I met a fine artist today and saw her studio.
(It was kind of a date, but that’s not the point of this post. If you must know, it went just fine. “Saw her studio” is not a euphemism.)
Usually, I don’t
like understand fine art, because, like many other humans, I find myself trying to see the “meanings,” patterns or cues in a piece of non-representational artwork, and since I am experiencing it in a vacuum, I ultimately fail, or have to content myself with whatever conclusions I can draw on my own. The artwork I saw today was made primarily from printed matter, which caused me to look harder for a way to append “meaning” to her work that I could readily understand or accept (again, patterns).
However, since she was there and I was able to pick her brain about her motivations and processes, the pieces she had made more sense to me, probably as much sense as they could without actually experiencing the emotional triggers that led/guided her through the creation of her work.
This last bit is important because her work, in many cases, refers to or describes her own personal experience(s) in one way or another.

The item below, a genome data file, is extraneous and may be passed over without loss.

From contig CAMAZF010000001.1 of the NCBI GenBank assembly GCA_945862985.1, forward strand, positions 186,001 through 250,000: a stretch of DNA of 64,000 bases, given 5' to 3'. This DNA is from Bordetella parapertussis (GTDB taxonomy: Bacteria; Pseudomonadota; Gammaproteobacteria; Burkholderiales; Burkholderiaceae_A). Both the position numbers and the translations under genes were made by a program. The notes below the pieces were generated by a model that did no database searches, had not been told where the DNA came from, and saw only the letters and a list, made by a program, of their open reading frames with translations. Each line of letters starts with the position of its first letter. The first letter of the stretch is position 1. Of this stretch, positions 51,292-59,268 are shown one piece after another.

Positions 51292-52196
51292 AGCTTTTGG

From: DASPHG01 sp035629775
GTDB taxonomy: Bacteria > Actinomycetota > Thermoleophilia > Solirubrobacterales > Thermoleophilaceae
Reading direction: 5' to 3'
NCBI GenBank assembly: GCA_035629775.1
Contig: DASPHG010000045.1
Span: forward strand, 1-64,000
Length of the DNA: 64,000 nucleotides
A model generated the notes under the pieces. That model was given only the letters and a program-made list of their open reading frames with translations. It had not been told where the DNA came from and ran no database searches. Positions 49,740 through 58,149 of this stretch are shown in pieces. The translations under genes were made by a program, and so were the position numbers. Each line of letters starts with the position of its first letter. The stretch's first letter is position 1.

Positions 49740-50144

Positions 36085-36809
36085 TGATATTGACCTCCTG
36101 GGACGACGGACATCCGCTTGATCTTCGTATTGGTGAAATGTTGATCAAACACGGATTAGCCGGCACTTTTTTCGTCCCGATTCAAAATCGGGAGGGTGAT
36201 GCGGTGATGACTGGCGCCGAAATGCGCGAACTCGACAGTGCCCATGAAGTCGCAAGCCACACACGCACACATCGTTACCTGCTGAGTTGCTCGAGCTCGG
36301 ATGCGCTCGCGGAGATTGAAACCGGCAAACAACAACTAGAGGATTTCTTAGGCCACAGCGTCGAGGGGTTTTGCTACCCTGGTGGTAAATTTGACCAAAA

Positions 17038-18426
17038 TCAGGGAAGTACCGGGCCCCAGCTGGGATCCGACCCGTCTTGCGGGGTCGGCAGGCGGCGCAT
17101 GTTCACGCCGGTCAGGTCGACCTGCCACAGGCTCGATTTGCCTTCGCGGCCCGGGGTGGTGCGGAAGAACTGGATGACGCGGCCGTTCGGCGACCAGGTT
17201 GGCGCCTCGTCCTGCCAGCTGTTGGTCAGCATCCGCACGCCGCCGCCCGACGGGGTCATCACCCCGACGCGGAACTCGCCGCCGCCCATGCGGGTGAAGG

Anyhow, while thinking about this understanding, something… “dawned on me” isn’t the right turn of phrase, but I started thinking about my own work, and the nature of “showing, not telling,” because I tend to do both- I write things on my sketch pages so I don’t forget what I was thinking at the time, and I run long at the proverbial mouth here on the blog as I unpack my thoughts.
But a nonrepresentational piece of artwork, sitting on its own often lacks such support, especially when it is charged with emotions and/or meanings that would be difficult to express simply in words, nevermind through a nonverbal medium…
The more that I try and turn this idea over in my head, the more it melts away, which is kind of frustrating.